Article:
Unlike some of the “raunch comedies”
currently extant in
, this romantic comedy is gentle, and winsome, and easy on the ears and eyes.
It’s also cute and funny, and despite dipping into the potential
unsolvable dilemma of time travel, it doesn’t bog down in its own idiom,
either. Except maybe for the repetitive
Tim (Domhnall Gleeson) is a young
British man who has grown up with an unusual family:
not just Dad and Mom and little Sis, but also weird old Uncle D, who
dresses smartly and looks like he’s thinking benign thoughts, when actually
he’s not really thinking at all. He’s
about as dumb as a doorpost. But he
looks distinguished and kindly.
Tim has a great relationship with both
Mom and Dad, but especially Dad (Bill Nighy), who was a college professor, but
decided to retire at age 50, so mostly he’s been hanging around his library,
an avid reader, yes, but also always available for the occasional walk on the
seashore (they own an old family homestead), and the spirited but unskilled
game of table tennis, complete with commentary from an imaginary announcer.
Yeah, Dad’s a little wacky, but he’s fun, and he’s affectionate,
and he loves Mom, who gardens, mostly, and little Sis, who’s the blithe free
spirit and who has every opportunity for her weirdness to be celebrated.
Sounds almost perfect, right?
Except our young, single, unattached hero has a problem:
he’s been a flop with the girls. There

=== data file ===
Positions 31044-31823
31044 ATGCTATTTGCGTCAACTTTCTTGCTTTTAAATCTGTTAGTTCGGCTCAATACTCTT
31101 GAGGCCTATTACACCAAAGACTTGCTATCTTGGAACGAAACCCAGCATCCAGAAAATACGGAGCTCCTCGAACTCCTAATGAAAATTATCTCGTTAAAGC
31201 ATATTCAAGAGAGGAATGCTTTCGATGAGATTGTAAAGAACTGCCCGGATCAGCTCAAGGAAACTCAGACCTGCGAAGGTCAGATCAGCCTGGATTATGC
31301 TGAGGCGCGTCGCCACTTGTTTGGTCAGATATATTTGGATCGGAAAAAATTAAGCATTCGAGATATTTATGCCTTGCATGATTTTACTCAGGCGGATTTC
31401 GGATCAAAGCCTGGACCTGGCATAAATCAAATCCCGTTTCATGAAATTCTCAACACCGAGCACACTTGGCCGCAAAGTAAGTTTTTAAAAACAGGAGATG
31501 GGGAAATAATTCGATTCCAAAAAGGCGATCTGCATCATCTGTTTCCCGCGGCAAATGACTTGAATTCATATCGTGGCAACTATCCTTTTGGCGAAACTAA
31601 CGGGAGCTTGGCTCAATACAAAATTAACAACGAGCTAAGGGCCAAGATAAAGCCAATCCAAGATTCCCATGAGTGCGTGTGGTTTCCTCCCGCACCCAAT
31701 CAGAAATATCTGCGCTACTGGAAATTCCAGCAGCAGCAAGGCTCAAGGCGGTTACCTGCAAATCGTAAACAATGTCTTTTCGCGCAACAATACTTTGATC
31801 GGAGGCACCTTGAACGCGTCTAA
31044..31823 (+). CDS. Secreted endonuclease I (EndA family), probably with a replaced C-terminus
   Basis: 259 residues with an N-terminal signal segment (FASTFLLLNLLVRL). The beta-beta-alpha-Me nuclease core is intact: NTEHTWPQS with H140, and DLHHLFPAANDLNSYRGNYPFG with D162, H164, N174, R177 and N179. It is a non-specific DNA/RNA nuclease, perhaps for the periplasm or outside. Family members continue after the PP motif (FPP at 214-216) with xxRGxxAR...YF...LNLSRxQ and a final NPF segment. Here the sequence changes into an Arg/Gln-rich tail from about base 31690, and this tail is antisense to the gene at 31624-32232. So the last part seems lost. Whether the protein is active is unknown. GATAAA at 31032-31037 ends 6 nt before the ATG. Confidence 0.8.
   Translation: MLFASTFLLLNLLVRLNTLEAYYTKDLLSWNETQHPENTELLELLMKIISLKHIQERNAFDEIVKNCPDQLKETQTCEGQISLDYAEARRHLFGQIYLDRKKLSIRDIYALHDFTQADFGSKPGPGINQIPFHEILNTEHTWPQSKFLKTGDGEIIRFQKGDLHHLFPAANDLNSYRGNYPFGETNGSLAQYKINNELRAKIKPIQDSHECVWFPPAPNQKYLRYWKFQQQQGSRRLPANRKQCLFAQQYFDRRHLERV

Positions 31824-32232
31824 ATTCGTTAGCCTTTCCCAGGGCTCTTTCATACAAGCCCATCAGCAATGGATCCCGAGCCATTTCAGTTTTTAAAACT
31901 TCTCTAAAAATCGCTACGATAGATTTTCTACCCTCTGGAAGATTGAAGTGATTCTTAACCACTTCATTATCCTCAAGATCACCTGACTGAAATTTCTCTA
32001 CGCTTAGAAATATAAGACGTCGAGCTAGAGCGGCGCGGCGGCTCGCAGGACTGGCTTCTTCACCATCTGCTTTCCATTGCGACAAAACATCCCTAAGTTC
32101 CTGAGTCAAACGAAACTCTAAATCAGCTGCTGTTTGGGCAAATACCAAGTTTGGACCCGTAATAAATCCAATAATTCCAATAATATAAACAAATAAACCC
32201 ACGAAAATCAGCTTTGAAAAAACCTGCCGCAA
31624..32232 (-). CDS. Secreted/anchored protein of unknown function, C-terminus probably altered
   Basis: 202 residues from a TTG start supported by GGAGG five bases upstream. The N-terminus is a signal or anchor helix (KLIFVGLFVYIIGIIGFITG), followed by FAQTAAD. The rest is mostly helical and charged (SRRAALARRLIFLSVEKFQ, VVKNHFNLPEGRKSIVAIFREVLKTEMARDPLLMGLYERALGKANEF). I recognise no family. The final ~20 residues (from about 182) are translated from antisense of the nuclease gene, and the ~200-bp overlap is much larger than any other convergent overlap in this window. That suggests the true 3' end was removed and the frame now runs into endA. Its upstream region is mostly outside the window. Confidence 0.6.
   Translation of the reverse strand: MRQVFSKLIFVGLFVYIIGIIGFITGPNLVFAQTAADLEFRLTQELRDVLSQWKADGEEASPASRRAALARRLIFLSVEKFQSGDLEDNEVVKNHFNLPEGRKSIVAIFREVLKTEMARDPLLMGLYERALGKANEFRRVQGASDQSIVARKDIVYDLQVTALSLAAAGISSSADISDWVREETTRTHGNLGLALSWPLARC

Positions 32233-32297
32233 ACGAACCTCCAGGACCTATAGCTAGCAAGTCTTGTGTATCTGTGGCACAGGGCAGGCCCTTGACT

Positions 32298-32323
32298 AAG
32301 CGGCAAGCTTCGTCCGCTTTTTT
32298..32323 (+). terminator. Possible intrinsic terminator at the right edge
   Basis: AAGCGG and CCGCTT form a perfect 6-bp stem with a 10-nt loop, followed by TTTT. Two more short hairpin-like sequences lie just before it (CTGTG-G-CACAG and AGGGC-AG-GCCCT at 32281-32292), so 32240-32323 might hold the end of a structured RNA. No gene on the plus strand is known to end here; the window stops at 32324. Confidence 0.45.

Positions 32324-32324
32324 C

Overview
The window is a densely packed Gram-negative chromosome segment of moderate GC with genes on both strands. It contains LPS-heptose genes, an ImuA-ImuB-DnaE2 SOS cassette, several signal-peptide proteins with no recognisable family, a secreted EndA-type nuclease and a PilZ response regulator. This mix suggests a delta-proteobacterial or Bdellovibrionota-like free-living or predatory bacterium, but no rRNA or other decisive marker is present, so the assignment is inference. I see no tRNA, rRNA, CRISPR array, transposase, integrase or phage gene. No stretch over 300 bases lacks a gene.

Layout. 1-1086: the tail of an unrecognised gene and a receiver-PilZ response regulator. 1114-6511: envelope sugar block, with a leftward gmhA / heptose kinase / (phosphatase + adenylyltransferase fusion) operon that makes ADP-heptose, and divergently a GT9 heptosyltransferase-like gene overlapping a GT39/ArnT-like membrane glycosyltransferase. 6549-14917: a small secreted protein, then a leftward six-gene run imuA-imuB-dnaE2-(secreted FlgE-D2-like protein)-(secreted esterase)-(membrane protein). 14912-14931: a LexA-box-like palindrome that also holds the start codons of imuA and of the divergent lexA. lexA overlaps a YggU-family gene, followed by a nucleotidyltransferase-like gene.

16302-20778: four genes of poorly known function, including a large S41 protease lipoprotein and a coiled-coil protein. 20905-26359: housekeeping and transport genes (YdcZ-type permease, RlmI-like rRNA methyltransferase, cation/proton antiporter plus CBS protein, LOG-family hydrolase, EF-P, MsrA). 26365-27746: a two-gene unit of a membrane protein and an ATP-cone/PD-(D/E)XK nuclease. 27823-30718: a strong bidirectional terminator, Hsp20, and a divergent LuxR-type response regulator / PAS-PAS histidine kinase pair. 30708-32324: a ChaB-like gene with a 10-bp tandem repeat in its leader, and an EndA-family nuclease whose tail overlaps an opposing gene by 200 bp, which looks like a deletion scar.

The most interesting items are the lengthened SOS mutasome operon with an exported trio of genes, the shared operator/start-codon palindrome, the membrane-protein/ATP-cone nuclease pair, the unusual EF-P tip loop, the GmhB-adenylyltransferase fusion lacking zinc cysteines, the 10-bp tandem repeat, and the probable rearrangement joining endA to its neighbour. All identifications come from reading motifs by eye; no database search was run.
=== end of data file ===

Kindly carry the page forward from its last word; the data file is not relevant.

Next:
was even a ravishing house guest for a summer, but alas, he failed to show
interest in her soon enough. He has a
couple of dork friends, but they aren’t much comfort, because they don’t
know what they’re doing with the opposite gender, either.
By the time he goes off to school law, he’s practically without any
experience at all, and doesn’t even know how he’ll obtain any.
And then, at last, he meets the right one.
But of course, things at first don’t go so smoothly.
When Tim turned 21, his father called
him in for “the talk.” No, not that
one (what were you thinking?). But the
man-to-man talk his father had had with him, and his father before him.
The one calmly informing him that the males of the family all had a
certain gift: the capacity to travel
back in time. All they had to do was go
to a dark closet, clench their fists, and think about what point in their past
they would like to re-visit. No, they
can’t go back to anytime before they were born.
And, in a strange quirk of the weird family trait, the birth of a baby
also creates a stopping point which they can no longer go beyond.
Other than that, they are free to have a “do-over” when necessary.
This makes for several comedic moments,
as Tim, incredulous at first, goes back to re-do a New Year’s Eve countdown
where he failed to kiss the girl beside him. Ah,
wouldn’t it be lovely to have another chance at some of those lost
opportunities? But there’s a little
trick: once he goes back to “re-do” something, that “un-does” what
actually happened, so that when he goes back to try to save his roommate from
great personal calamity, he winds up wiping out his first encounter with the
girl of his dreams, Mary (Rachel McAdams).
This presents the opportunity for more
comic moments, as Tim tries to re-establish a connection that Mary doesn’t
remember, and the fact that he seems to know things about her kind of creeps
her out, instead of charming her. But
this is, after all, a romantic comedy, so we can safely root for our sweet
couple, who love each other so completely. And
we can also root for Tim as he struggles mightily with the concept that his
Dad might be failing, even as Tim himself becomes the kind of father we would
all like to see.
Yes, here’s a film that actually
celebrates deeply-committed family relationships, and it’s so refreshing.
Here’s an adult “rom-com” that can actually be recommended to the
Sunday School class. Hooray!
Dr. Ronald P. Salfen, Minister, St.
Stephen’s Presbyterian Church,